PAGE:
Structure of different axles used in present study.

Results and discussion

Displacement assays are based on the coupled of two competitive processes where one of them can be easily monitored. In order to get kinetic information it will be necessary that the guest displacement takes place much faster than the studied reaction. Nitrophenol complexation by α-CD is an adequate guest for this purpose, because its complexation and dissociation rate constants [33] are 1.4×108 M−1s−1 and 4.1×104 s−1. As an example the inclusion/dissociation process of nitrophenol in the presence of 1 mM α-CD has a half-life of almost 4 μs allowing to study pseudorotaxanes formation in the millisecond time scale.

Prior to kinetic studies it will be necessary to evaluate the nitrophenol complexation by α-CD at pH=11.3. Figure 1-left shows the change in the UV-Vis spectra of nitrophenoxide due to its incorporation into the cyclodextrin cavity. Influence of α-CD concentration on the nitrophenol absorption is reported in Fig. 1-right showing an increase in absorbance at λ=417 nm and a decrease at λ=360 nm. Equation 1 can be derived from a single binding model where [NP]T, [NP]b and [CD]T corresponds to the total and cyclodextrin-bounded nitrophenol concentration as well as total cyclodextrin concentration. Experimental results in Fig. 1-right can be fitted by considering the total absorbance being due to contributions from both uncomplexed and bounded nitrophenol (eq. 2). Simultaneous iterative fitting of eqs. 1–2 allow calculation of NP binding constant, KNP, as well as nitrophenol molar absorptivities at the different wavelengths (see lines in Fig. 1-right showing the best fit). It should be noted that binding constants obtained both at 417 nm and 360 nm are compatible with an average value of KNP=(2.13±0.05) M−1 in good agreement with results reported in the literature [33]. Moreover molar absorptivities calculated at λ=360 nm are εf=(9185±23) cm−1M−1 and εb=(5004±14) cm−1M−1.

Fig. 1: (left) Influence of [α-CD] on the UV-Vis spectra of nitrophenoxide. [NP]=0.1 mM; [NaOH]=2 mM; T=25.0°C. (right) Plot of the absorbance at () 360 nm or () 417 nm as function of [α-CD]. Lines correspond to the fit of the absorbance vs. cyclodextrin concentration yielding the binding constant.
Fig. 1:

(left) Influence of [α-CD] on the UV-Vis spectra of nitrophenoxide. [NP]=0.1 mM; [NaOH]=2 mM; T=25.0°C. (right) Plot of the absorbance at (

) 360 nm or (
) 417 nm as function of [α-CD]. Lines correspond to the fit of the absorbance vs. cyclodextrin concentration yielding the binding constant.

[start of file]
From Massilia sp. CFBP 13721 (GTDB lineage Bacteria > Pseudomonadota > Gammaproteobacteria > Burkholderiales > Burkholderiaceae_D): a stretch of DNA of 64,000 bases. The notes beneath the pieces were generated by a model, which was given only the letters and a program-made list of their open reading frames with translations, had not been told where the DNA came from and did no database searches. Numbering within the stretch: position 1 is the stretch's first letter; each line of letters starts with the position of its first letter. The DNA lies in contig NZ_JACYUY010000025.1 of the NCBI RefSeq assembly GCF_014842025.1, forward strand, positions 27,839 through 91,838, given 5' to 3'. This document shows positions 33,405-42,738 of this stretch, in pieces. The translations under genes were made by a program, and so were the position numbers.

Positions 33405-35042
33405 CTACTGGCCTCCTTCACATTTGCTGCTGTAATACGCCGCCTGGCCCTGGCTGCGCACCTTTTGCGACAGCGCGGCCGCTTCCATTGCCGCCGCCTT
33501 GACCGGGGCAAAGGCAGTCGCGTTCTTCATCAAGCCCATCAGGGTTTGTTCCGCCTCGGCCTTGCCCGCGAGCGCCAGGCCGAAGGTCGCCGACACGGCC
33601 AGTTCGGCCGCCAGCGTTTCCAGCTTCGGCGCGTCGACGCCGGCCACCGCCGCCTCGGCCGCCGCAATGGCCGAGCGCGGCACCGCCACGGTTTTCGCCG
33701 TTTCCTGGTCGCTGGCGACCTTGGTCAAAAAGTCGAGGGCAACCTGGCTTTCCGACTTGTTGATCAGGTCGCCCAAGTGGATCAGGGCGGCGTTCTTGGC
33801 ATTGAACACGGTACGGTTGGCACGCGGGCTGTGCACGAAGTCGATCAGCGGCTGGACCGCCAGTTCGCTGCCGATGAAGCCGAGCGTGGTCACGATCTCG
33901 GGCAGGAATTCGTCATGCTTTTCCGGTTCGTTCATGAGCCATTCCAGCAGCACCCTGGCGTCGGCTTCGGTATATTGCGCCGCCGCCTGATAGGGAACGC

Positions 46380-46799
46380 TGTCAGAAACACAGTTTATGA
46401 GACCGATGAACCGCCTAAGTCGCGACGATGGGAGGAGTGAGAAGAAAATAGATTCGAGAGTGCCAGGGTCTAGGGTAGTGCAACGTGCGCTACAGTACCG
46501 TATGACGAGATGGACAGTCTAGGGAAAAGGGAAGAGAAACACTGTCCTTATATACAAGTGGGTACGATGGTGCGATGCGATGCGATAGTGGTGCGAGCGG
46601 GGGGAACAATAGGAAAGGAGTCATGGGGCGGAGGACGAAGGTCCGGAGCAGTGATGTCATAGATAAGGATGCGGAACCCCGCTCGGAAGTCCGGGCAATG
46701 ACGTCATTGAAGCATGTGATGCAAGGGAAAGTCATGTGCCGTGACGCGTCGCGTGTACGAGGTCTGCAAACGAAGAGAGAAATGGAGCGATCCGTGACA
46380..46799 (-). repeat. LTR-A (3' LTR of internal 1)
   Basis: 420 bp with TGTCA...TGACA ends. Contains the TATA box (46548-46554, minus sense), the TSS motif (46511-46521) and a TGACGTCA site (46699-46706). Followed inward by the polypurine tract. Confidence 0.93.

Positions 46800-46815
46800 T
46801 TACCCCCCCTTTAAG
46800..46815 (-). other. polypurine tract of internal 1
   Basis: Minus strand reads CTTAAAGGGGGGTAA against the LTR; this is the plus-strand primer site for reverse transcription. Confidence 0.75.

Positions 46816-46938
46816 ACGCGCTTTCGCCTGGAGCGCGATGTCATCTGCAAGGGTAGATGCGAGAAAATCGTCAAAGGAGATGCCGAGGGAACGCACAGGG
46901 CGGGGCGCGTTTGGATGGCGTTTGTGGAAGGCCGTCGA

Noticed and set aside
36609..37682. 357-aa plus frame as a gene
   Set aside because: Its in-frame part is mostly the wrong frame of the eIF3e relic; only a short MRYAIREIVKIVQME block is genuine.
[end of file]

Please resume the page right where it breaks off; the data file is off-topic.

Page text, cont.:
(1)KNP[NP]b2{KNP[NP]T+KNP[CD]T1}[NP]b+KNP[NP]T[CD]T=0
(2)Abs=εf[NP]f+εb[NP]b

Adding the dicationic axle, [(I)]T=1 mM, to the mixture of nitrophenol, [NP]T=1 mM, and α-CD, [CD]T=1.0 mM, results in the pseudorotaxane formation with nitrophenol being displaced from the cyclodextrin cavity to bulk water (Scheme 3). Figure 2 shows the increase in absorbance of nitrophenol at λ=360 nm with time due to pseudorotaxane formation with axle (I). It should be noted that the process is very fast being completed in just 1 s, well below the available time scale for kinetic studies by NMR. From the absorbance-time profile showed in Fig. 2a the time evolution of uncomplexed and bounded nitrophenol can be easily computed just by considering their molar absorptivites (eq. 3) as showed in Fig. 2b.

Scheme 3: Pseudorotaxane formation with nitrophenol being displaced from the cyclodextrin cavity to bulk water.
Scheme 3:

Pseudorotaxane formation with nitrophenol being displaced from the cyclodextrin cavity to bulk water.

Fig. 2: (a) Absorbance, λ=360 nm, evolution with time by addition of dicationic guest (I), [(I)]=1.0 mM, to a mixture of nitrophenol, [NP]=0.1 mM, and α-CD, [α-CD]=1.0 mM, at T=25.0°C and pH=11.3. (b) Concentration evolution with time of bounded () and free () nitrophenol. (c) Concentration evolution with time of () uncompled a-CD; () uncomplexed guest (I) and () pseudorotaxane.
Fig. 2:

(a) Absorbance, λ=360 nm, evolution with time by addition of dicationic guest (I), [(I)]=1.0 mM, to a mixture of nitrophenol, [NP]=0.1 mM, and α-CD, [α-CD]=1.0 mM, at T=25.0°C and pH=11.3. (b) Concentration evolution with time of bounded (

) and free (
) nitrophenol. (c) Concentration evolution with time of (
) uncompled a-CD; (
) uncomplexed guest (I) and (
) pseudorotaxane.

(3)[NP]b=Absεf[NP]Tεbεf

Guest release by pseudorotaxane formation allow us to calculate the time evolution concentration of pseudorotaxane, [R], axle, [(I)], and uncomplexed cyclodextrin, [CD], by considering the following mass balances and the equilibrium binding constant of NP to α-CD. Calculated values are shown in Fig. 2c.

(4)[CD]T=[CD]+[NP]b+[R]
(5)[(I)]T=[(I)]+[R]
(6)[R]=[CD]T[NP]b[NP]bKNP[NP]T[NP]b

Kinetic analysis is based on the assumption that dynamic behavior of nitrophenol is much faster than pseudorotaxane formation. This assumption is well supported by reported values in the literature showing that formation/dissociation of nitrophenol:α-CD takes place in the microseconds time-scale [33]. Consequently nitrophenol complexation can be considered as a fast competitive process in equilibrium with pseudorotaxane formation. Following rate equation can be proposed for threading/dethreading of (I) allowing pseudorotaxane formation.